Creating the initial layout

The first step is to generate a starting position for the nodes in the network. In a lot of cases, this is a pseudo-random position, which is then refined. The methods for every layouts have different initial conditions.

initial(::Type{RandomInitialLayout}, N::T) where {T <: EcologicalNetworks.AbstractEcologicalNetwork}

Random disposition of nodes in a circle. This is a good starting point for any force-directed layout. The circle is scaled so that its radius is twice the square root of the network richness, which helps most layouts converge faster.

initial(::Type{BipartiteInitialLayout}, N::T) where {T <: EcologicalNetworks.AbstractBipartiteNetwork}

Random disposition of nodes on two levels for bipartite networks.

initial(::Type{FoodwebInitialLayout}, N::T) where {T <: EcologicalNetworks.AbstractUnipartiteNetwork}

Random disposition of nodes on trophic levels for food webs. Note that the continuous trophic level is used, but the layout can be modified afterwards to use another measure of trophic rank.

initial(::Type{CircularInitialLayout}, N::T) where {T <: EcologicalNetworks.AbstractEcologicalNetwork}

Random disposition of nodes on a circle. This is the starting point for circle-based layouts.

initial(::Type{UnravelledInitialLayout}, N::T) where {T <: EcologicalNetworks.AbstractUnipartiteNetwork}

Unravelled disposition of nodes on trophic levels for food webs, where the x axis is the omnivory index. Note that the fractional trophic level is used, but the layout can be modified afterwards to use the continuous levels. See the documentation for UnravelledLayout to see how.

Applying the layout

The second step is to apply the layout. In most cases, this only needs to be done once. Force-directed layouts can require a very large number of iterations, and also tend to scale very poorly with the size of the network.

position!(LA::ForceDirectedLayout, L::Dict{K,NodePosition}, N::T) where {T <: EcologicalNetworks.AbstractEcologicalNetwork} where {K}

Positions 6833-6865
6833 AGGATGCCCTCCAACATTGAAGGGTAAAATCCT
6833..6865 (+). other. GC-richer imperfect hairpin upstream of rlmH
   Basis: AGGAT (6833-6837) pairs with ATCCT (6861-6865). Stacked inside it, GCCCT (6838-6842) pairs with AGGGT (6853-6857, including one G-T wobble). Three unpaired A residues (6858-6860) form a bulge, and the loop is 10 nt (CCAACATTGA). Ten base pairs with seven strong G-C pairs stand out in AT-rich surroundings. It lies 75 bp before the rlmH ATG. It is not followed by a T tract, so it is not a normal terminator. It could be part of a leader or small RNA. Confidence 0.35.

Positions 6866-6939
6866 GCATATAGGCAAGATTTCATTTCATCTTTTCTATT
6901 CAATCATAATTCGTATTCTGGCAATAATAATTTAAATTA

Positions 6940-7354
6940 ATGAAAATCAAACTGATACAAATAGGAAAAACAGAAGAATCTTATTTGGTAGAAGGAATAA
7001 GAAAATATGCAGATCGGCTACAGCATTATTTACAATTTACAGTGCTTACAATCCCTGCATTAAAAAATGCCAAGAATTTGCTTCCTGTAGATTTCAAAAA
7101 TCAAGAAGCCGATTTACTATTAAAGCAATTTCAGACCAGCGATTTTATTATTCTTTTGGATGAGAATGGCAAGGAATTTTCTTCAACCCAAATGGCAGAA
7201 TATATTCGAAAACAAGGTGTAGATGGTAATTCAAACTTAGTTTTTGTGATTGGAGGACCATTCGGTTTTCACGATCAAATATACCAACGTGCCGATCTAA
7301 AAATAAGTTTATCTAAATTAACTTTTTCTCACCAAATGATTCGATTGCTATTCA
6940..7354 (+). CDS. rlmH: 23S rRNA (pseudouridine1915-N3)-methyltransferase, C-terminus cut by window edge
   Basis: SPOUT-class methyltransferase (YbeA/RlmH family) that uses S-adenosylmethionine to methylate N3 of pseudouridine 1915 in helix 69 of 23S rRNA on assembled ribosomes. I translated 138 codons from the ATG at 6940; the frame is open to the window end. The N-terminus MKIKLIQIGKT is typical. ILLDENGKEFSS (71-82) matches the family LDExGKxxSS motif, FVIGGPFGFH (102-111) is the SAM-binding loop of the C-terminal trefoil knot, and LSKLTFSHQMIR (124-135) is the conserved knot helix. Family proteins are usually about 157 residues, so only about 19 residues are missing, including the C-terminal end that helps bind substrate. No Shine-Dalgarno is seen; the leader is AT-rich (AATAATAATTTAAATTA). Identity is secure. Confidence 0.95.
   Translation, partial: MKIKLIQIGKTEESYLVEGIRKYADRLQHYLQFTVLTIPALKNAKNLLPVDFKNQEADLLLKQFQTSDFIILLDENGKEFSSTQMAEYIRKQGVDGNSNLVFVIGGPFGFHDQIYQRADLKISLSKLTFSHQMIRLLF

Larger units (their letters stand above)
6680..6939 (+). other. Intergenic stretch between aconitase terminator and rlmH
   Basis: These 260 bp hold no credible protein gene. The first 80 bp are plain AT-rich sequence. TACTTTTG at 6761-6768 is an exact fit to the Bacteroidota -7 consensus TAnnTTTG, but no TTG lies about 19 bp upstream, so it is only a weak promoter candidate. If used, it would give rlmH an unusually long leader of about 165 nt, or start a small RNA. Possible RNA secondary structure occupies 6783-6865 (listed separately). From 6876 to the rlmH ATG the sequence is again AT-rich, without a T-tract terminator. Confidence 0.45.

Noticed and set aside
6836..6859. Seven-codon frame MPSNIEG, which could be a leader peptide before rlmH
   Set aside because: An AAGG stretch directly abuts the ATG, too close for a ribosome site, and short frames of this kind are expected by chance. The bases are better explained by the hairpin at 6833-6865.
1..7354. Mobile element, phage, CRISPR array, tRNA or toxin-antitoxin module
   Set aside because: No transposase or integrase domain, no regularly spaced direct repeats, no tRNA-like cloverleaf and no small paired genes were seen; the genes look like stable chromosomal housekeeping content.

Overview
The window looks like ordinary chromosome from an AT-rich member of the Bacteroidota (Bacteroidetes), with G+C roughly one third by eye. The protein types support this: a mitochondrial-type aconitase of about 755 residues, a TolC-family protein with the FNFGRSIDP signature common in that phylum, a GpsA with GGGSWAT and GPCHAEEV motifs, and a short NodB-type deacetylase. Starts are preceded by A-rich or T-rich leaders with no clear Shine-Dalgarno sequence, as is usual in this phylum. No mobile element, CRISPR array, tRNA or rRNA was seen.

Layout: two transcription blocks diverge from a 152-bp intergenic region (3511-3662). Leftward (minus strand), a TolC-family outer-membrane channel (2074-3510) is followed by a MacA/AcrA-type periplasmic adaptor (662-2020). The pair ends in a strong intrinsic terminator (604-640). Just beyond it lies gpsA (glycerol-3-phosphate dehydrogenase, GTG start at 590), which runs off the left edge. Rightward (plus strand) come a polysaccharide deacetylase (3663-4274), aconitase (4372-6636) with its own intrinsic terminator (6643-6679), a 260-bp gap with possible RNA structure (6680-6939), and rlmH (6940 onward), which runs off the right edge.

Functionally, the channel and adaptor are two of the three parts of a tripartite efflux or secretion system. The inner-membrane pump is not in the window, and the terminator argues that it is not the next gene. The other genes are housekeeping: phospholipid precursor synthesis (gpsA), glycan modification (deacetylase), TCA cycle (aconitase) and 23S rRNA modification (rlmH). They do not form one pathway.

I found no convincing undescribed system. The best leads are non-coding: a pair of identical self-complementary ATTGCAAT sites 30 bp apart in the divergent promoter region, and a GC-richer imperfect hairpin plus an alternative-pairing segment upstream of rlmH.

One iteration of the force-directed layout routine. Because these algorithms can take some time to converge, it may be useful to stop every 500 iterations to have a look at the results. Note that to avoid oscillations, the maximum displacement at any given time is set to 0.01 units.

These layouts tend to have O(N³) complexity, where N is the number of nodes in the network. This is because repulsion required to do (N×(N-1))/2 visits on pairs of nodes, and an optimal layout usually requires s×N steps to converge. With the maximal displacement set to 0.01, we have found that k ≈ 100 gives acceptable results. This will depend on the complexity of the network, and its connectance, as well as the degree and edge strengths distributions.

position!(LA::LT, L::Dict{K,NodePosition}, N::T) where {LT <: UnravelledLayout, T <: AbstractEcologicalNetwork} where {K}

Position species according to the function defined in the UnravelledLayout.

position!(LA::NestedBipartiteLayout, L::Dict{K,NodePosition}, N::T) where {T <: AbstractBipartiteNetwork} where {K}

Rank species according to their degree.

position!(LA::CircularLayout, L::Dict{K,NodePosition}, N::T) where {T <: AbstractEcologicalNetwork} where {K}

Nodes will be positioned at equal distances along a circle, and nodes that are densely connected will be closer to one another. This is an efficient way to represent modular networks.


McGuffin, M.J., 2012. Simple algorithms for network visualization: A tutorial. Tsinghua Science and Technology 17, 383–398.